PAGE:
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[*] posted on 27-10-2002 at 12:51


I believe he's trying to synth Methanal not aquire Methanol:P
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[*] posted on 27-10-2002 at 12:53


Also seperating EtOH and MeOH by disstillation is quite impractical.
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[*] posted on 27-10-2002 at 18:11
Doesn't the reaction


between acetone and bleach ..... if it is let to become hot .... produces methanal instead of chloroform.




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[*] posted on 27-10-2002 at 18:45
catalytic dehydrogenation


speaking of conversion of methanol to methanal, is something i've researched a bit myself and am interested in too. probably the most useful but of information i found on the topic is in the pdf that i've attached. it shows experimental data on various catalyists for the conversions and reaction conditions. if one could construct an apparatus that passed methanol vapor + air over a catalyist one could have a LARGE amount of methanal if they wanted.

Attachment: methanol-CHOH.pdf (149kB)
This file has been downloaded 1530 times

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Ramiel
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[*] posted on 28-10-2002 at 00:38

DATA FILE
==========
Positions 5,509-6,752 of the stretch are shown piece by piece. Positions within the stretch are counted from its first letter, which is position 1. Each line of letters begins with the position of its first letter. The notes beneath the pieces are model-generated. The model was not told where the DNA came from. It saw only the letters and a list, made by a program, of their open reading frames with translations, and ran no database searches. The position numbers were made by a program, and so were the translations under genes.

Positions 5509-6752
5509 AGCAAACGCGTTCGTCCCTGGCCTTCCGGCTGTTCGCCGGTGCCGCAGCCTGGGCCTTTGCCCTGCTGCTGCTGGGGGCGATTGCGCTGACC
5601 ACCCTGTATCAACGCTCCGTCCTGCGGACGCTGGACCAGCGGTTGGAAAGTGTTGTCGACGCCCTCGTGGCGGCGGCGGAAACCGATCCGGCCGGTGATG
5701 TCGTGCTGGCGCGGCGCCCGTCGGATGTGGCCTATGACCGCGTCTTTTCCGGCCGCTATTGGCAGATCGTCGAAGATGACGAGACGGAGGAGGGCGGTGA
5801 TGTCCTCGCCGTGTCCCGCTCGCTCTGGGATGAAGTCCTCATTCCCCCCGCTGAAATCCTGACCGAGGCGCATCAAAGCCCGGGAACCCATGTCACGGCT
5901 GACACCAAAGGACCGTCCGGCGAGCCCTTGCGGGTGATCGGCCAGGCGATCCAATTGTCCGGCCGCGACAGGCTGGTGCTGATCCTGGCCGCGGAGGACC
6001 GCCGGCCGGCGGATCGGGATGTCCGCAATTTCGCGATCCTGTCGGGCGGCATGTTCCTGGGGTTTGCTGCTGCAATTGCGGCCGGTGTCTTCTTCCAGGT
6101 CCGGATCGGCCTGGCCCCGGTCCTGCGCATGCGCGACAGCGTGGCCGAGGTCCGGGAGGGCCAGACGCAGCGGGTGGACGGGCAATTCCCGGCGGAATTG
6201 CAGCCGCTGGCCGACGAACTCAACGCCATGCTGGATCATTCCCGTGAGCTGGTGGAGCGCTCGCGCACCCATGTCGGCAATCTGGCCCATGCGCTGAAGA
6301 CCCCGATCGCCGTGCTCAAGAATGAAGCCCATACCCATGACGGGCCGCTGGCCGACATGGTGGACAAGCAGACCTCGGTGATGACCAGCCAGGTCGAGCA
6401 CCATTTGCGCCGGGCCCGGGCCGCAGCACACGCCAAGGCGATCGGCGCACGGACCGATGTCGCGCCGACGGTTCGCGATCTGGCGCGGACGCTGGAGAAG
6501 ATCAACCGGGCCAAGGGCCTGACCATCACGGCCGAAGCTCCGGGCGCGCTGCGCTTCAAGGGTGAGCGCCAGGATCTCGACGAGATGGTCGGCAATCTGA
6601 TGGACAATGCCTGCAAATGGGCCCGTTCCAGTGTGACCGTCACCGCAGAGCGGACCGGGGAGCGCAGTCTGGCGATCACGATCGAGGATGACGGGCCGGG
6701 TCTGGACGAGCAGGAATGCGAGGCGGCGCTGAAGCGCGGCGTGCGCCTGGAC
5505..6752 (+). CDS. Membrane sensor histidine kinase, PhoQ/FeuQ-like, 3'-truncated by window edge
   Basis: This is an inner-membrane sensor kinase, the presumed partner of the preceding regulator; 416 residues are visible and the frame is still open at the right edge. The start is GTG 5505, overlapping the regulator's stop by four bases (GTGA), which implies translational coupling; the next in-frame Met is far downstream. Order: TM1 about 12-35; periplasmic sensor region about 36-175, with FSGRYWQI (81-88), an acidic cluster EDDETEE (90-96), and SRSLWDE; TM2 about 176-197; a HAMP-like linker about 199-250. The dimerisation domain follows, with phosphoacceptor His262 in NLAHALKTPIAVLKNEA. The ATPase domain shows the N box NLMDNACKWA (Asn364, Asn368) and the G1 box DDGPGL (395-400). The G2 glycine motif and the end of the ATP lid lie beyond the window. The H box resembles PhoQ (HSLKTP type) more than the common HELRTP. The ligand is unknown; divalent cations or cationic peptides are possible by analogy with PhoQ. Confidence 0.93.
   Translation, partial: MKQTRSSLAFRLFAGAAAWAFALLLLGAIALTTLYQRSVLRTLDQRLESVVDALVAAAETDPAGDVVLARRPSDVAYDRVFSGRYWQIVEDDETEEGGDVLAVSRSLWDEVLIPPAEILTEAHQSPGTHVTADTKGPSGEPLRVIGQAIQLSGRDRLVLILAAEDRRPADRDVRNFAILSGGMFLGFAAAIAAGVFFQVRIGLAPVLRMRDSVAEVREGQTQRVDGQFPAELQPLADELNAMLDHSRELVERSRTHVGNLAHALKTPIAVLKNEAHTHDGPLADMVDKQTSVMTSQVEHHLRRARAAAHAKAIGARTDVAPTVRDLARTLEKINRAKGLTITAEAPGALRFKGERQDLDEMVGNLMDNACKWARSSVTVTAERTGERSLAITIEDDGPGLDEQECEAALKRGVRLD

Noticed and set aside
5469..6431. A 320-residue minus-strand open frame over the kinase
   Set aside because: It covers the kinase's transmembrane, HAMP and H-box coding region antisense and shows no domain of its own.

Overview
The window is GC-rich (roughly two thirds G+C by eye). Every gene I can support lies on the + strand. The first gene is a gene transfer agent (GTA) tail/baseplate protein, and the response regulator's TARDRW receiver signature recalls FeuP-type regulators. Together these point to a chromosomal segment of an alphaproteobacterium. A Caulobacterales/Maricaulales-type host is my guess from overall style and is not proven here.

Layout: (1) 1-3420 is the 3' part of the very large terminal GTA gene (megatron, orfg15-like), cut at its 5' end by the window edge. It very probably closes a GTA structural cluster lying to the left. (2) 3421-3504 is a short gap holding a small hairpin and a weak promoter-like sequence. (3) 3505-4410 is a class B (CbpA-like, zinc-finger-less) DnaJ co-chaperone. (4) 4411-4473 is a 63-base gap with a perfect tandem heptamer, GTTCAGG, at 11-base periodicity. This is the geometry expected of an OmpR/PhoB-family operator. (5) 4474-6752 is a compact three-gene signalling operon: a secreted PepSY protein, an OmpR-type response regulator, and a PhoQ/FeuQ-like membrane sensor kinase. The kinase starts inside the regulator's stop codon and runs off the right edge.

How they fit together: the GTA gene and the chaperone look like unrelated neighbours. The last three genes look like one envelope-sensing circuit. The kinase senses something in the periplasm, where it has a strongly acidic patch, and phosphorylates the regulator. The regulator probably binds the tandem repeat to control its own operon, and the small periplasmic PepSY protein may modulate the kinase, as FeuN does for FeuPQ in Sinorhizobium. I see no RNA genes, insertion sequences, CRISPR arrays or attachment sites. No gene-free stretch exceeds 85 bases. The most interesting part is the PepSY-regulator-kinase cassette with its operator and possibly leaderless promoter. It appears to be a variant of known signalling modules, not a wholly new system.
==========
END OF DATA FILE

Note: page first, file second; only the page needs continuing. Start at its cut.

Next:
That seems to be an interesting doccument after looking at it breifly, thanks.

by the way, boob raider, which bleach do you mean, sodium hypochlorite (household bleach), or chlorines, or what?
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[*] posted on 1-8-2009 at 16:49


PREPARATION OF FORMALDEHYDE

In the usual way.

Attachment: jacs_42_867_1920.pdf (973kB)
This file has been downloaded 1807 times

Saw the name H. Adkins in Blazter's document and figured that this is a non-bullshit patent.

US19330613

[Edited on 2-8-2009 by S.C. Wack]
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[*] posted on 14-8-2009 at 19:35


Is starting from hexamine a viable preparatory method? I know the reaction with HCl has been used to make methylamine, but that's after a series of reactions, the first would be to form ammonium chloride and formaldehyde. One could probably filter off the ammonium chloride and then distill?
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[*] posted on 14-8-2009 at 20:59


Trioxane is in fuel starter tablets and will produce anhydrous formaldehyde upon heating.
paraformalfdehyde and formaldehyde solutions are sold as champa-chem or something like that, they are dirty and need to be purified however.